We chatted with Kim Walker, PSI’s Senior Advisor on Global Inclusion and Belonging, to learn more about her mission to strengthen the PSI network and incorporate PSI’s values into every aspect of our work.
What is your background, and what brings you to PSI?
I started my career working in housing-related nonprofits. Over time, I became more interested in making positive change within organizations over the technical work I was doing in homelessness. I ended up getting a PhD in Leadership and Organizational Change and I joined the board of an organization focused on inclusion and belonging (I&B) in nonprofits. In my last few roles, I have been fortunate to be able to put those two things together and lead I&B work. PSI’s reputation as a technically strong, joyful place to work preceded it, and I was excited about the challenge of developing an I&B function that could take it to the next level and work effectively across multiple countries.
What are the responsibilities of the Senior Advisor role?
As a Senior Advisor, I’ll be working on defining PSI’s vision and strategy around I&B and then, to increase our staff’s capacity for this work, creating a learning curriculum based on our strategy. I will also be helping to clarify organizational expectations about staff behaviors and competencies around inclusion and build out I&B resources to support PSI’s programmatic work.
Of course, I can’t do this work in isolation, and I will be facilitating PSI’s I&B Council and Employee Resource Groups to embed the voice of staff from across our global network. I’ll also closely partner with our Human Resources network and leadership teams to ensure that this work shows up in our policies and practices. Ultimately my goal is to build out and implement an internal and external I&B strategy to ensure that PSI’s values show up in every aspect of our work.
How do you make inclusion and belonging relevant on a global scale? How do you make sure your work is truly cross-cultural?
With a large organization with thousands of employees around the world, it can be hard to find the things that feel like relevant shared concepts, but power is one of them. Even though which groups have power and why may vary across contexts, power dynamics and inequities exist everywhere. Building a greater awareness of power and exploring these concepts through our mission and strategy are things that can really unite us. Also, no matter what language we may use to describe it, I believe there is a shared desire to experience a workplace that gives us all a sense of belonging.
Any one person in this role, no matter where they are located, needs to have a deep self-awareness to do this work in a way that does not center themselves, their country, or their team. That’s especially true when this role is located in the US, a region that has typically enjoyed more power in the development sector. To make sure I’m bringing a more balanced perspective, I’m constantly reading and learning and engaging with other practitioners. Within the PSI space, I’m traveling to meet folks in person when I can, connecting virtually with multiple teams and groups regularly, and ensuring that there is space for the elevation of multiple perspectives through various channels across the organization. I am perhaps most directly accountable to our CEO, the board, and our I&B Council, but I try to make it easier for everyone to hold me accountable by establishing a strategy and sharing our goals with the network. Because I&B often covers sensitive topics, we also have anonymous mechanisms for staff to share ideas and concerns beyond our trainings and webinar discussions.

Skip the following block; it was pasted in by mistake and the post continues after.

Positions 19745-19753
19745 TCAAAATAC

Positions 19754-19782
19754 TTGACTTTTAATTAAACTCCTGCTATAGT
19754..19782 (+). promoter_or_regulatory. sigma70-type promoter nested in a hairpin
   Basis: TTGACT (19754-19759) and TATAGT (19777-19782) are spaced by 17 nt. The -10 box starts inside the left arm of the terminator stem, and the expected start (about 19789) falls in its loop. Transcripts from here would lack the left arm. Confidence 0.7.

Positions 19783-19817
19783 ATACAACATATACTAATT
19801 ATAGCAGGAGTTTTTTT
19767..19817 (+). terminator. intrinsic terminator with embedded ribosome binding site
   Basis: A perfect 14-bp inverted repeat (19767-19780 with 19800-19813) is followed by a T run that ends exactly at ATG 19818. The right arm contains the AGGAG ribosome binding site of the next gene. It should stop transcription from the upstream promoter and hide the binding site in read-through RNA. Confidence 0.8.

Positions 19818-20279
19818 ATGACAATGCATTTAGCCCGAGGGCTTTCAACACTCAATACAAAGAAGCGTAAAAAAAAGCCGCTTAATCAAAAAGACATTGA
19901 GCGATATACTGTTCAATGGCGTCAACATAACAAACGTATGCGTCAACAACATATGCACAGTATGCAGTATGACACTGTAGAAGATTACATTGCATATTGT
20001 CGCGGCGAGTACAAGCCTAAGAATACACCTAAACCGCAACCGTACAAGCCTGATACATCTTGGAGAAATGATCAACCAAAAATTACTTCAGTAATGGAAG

What are the biggest challenges and opportunities you see at PSI? In the international development sector more broadly?
A lot of work and principles behind this work long predated me, including things like our sign-ons and commitments to the Coalition for Racial & Ethnic Equity in Development (CREED) pledge and the minimum gender standards. We had a staff-initiated I&B Council and were reporting out externally on representation data before I arrived. There were clear signs of enthusiasm and commitment for this work, and this role is an opportunity to build and expand upon that. PSI also has a long history of consumer-powered health care and human-centered design which rely on some of these same principles.
The sector at large is grappling with who is and should be at the center of the decision-making and agency in international development work. The usual work of challenging power, creating spaces for more voices, changing processes, and influencing change is harder when you are trying to achieve it across such a broad context in an increasingly interconnected and polarized world. The international context creates opportunities for greater collaboration and learning because of how many people this work touches, but the complexity means it will take a lot of energy and sustained, longer-term donor commitment to translate good intentions into change.
What can external stakeholders and friends of PSI expect to see as a result of this work?
We will continue to share data about our progress via our website, similar to what we do now on representation. Once we complete our strategy in 2024, we will be able to share that with the world. For those who work in the same technical areas as we do, I am confident you will continue to hear about how we reflect this in our programmatic work at conferences across the globe. We are eager to continue engaging with peer organizations that do this work, so please reach out!
Interested in learning more about inclusion and belonging at PSI? Contact Kim Walker ([email protected]).